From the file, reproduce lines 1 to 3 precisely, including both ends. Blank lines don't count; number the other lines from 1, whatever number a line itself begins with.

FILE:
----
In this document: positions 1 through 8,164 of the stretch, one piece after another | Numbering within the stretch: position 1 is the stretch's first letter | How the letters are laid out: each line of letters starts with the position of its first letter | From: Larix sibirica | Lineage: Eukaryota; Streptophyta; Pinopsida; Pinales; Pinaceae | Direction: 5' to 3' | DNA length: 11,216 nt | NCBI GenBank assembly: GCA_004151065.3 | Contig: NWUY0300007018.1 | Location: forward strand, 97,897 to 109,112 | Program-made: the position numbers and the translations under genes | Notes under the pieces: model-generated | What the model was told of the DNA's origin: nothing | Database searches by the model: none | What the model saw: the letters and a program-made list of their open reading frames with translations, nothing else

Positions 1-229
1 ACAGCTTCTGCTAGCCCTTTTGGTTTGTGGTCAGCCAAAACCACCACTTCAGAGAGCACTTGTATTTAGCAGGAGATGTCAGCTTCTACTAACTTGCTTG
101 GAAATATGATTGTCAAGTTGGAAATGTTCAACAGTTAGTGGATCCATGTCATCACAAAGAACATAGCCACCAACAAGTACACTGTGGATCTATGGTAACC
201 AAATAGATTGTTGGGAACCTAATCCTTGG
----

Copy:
In this document: positions 1 through 8,164 of the stretch, one piece after another | Numbering within the stretch: position 1 is the stretch's first letter | How the letters are laid out: each line of letters starts with the position of its first letter | From: Larix sibirica | Lineage: Eukaryota; Streptophyta; Pinopsida; Pinales; Pinaceae | Direction: 5' to 3' | DNA length: 11,216 nt | NCBI GenBank assembly: GCA_004151065.3 | Contig: NWUY0300007018.1 | Location: forward strand, 97,897 to 109,112 | Program-made: the position numbers and the translations under genes | Notes under the pieces: model-generated | What the model was told of the DNA's origin: nothing | Database searches by the model: none | What the model saw: the letters and a program-made list of their open reading frames with translations, nothing else

Positions 1-229
1 ACAGCTTCTGCTAGCCCTTTTGGTTTGTGGTCAGCCAAAACCACCACTTCAGAGAGCACTTGTATTTAGCAGGAGATGTCAGCTTCTACTAACTTGCTTG